Does Kraken Report to the IRS?
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Does Kraken report to the IRS? Yes. Additionally, following a court order, Kraken will share past user data, affecting those with transactions exceeding $20,000 during any single year from 2016 to 2020.
If you're affected by this retroactive data-sharing and failed to properly report crypto in past years, don't panic. You can amend past returns - it’s better to file crypto taxes late than not at all, and our team at TokenTax can help.
Crypto exchange Kraken is set to share certain past user data with the IRS in compliance with a court order it received in June. This development has raised concerns among Kraken's US users, particularly those with transactions exceeding $20,000 in any single year from 2016 to 2020.
In this article, we dive into the details of Kraken's data-sharing obligations, what kind of user data will be disclosed to the IRS, and how this may affect your tax liabilities.
Does Kraken share user data with the IRS?
Yes, Kraken shares data with the IRS and will be sharing past user data as well. Kraken's retroactive data-sharing with the IRS stems from a legal battle initiated by the tax agency in May 2021.
The IRS sought to serve a John Doe summons on Kraken and its subsidiaries to uncover potential tax evaders in the crypto space. This summons was prompted by the belief that Kraken users were not fully complying with their tax obligations.
In June, a federal court ruled in favor of the IRS, mandating Kraken provide specific user information. Kraken has since notified affected US users about the impending data-sharing, with the disclosure expected to occur in early November 2023.
What kind of user data will be shared with the IRS?
The court order requires Kraken to provide the IRS with profile information and transaction histories of clients who conducted transactions exceeding $20,000 in any single year between 2016 and 2020. This includes sensitive information such as names, birthdates, taxpayer identification numbers, addresses, phone numbers, email addresses, and detailed transaction records.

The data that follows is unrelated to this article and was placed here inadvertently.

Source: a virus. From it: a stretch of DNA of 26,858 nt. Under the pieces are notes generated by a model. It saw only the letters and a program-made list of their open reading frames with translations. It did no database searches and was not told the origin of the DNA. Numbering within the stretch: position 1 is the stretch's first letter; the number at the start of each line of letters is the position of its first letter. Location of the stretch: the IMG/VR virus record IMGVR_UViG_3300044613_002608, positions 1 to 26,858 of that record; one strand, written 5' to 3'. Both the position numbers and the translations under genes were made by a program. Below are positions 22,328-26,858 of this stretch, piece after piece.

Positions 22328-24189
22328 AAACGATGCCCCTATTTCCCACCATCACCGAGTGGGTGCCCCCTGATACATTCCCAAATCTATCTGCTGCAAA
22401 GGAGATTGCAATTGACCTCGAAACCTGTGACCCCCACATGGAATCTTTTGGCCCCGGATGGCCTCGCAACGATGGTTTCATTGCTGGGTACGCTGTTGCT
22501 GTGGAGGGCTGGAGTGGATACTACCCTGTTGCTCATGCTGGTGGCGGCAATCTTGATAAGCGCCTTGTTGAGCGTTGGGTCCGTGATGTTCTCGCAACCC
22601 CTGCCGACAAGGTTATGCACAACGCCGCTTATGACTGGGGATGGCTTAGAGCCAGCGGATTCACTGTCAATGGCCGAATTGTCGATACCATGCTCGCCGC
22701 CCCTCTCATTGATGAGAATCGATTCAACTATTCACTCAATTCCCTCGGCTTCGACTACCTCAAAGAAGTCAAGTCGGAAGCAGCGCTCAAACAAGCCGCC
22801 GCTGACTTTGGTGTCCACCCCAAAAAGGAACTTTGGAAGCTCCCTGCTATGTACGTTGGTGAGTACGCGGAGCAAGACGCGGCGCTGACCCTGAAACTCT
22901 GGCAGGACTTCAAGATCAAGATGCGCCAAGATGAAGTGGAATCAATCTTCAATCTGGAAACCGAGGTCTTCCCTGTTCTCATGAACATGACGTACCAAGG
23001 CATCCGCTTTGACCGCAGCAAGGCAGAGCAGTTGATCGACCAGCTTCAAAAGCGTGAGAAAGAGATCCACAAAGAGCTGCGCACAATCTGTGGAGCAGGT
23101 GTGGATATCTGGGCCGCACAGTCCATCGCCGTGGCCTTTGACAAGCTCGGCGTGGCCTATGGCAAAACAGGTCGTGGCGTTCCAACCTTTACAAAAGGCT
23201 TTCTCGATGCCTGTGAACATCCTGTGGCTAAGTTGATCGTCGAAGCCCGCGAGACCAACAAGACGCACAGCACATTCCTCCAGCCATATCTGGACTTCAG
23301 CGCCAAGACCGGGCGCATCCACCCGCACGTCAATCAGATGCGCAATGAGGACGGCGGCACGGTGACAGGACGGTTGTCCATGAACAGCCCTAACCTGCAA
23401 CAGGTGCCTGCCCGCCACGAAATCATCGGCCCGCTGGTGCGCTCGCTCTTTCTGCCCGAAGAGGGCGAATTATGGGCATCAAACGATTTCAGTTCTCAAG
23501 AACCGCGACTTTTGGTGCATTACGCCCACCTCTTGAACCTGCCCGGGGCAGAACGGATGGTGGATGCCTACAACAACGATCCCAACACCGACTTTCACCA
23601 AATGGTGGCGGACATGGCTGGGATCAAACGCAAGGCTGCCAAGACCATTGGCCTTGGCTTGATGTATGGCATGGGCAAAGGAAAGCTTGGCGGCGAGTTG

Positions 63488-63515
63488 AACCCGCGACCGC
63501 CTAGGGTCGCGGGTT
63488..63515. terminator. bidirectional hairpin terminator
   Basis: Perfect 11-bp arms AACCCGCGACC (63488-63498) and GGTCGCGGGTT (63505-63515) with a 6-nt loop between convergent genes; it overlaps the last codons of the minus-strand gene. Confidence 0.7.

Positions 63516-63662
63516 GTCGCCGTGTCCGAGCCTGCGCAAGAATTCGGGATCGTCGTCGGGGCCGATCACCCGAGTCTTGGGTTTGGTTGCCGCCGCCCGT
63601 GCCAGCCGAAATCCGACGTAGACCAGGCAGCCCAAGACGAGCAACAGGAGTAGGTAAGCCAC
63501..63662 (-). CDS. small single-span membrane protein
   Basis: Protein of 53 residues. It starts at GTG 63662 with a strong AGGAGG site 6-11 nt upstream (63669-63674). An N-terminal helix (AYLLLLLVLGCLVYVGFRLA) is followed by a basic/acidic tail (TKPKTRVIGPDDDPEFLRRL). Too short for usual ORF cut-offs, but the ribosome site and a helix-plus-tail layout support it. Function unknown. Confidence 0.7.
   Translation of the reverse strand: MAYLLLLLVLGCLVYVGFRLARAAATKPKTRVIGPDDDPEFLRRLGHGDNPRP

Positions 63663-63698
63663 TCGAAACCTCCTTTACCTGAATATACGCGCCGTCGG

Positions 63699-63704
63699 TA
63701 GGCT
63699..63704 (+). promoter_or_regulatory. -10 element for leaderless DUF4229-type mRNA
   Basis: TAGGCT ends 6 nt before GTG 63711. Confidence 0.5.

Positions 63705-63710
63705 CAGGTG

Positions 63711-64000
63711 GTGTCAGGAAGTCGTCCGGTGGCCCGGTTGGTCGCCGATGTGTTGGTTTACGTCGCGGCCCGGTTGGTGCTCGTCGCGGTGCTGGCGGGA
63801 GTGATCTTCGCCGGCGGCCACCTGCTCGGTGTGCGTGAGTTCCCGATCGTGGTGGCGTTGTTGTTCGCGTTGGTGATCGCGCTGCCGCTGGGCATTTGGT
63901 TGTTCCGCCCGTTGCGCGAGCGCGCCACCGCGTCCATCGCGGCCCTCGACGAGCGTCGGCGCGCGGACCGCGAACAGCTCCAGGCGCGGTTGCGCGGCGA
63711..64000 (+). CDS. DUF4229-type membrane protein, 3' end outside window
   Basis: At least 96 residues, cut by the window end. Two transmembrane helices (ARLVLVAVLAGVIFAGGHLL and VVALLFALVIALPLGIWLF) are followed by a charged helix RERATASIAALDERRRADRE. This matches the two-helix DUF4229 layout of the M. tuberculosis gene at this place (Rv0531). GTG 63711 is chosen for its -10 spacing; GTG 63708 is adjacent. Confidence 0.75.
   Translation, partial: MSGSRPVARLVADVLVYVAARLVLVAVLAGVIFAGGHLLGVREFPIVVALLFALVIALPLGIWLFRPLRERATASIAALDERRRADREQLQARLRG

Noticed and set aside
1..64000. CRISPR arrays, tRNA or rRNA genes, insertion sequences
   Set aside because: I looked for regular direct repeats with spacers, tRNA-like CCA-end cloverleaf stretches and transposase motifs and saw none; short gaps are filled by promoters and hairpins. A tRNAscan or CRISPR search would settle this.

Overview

While the IRS initially sought more extensive data, including users' IP addresses, employment details, sources of wealth, net worth, and banking information, Kraken managed to persuade the court to limit the scope of the information to be shared.
As a result, the number of affected clients has been substantially reduced from the IRS' initial request and now totals 42,017 individuals, according to the June court order.
How are my Kraken transactions taxed?
With the impending IRS data-sharing, Kraken users need to understand how their cryptocurrency transactions are taxed. The US treats crypto as property for tax purposes, so when you sell or exchange your cryptocurrencies on Kraken, you may incur capital gains or losses.
The tax implications of your transactions depend on various factors, including the duration you held the assets, the profit or loss incurred, and your overall tax bracket. It's advisable to consult a tax professional and use crypto tax software like ours at TokenTax to accurately calculate your tax liabilities and ensure compliance with tax regulations.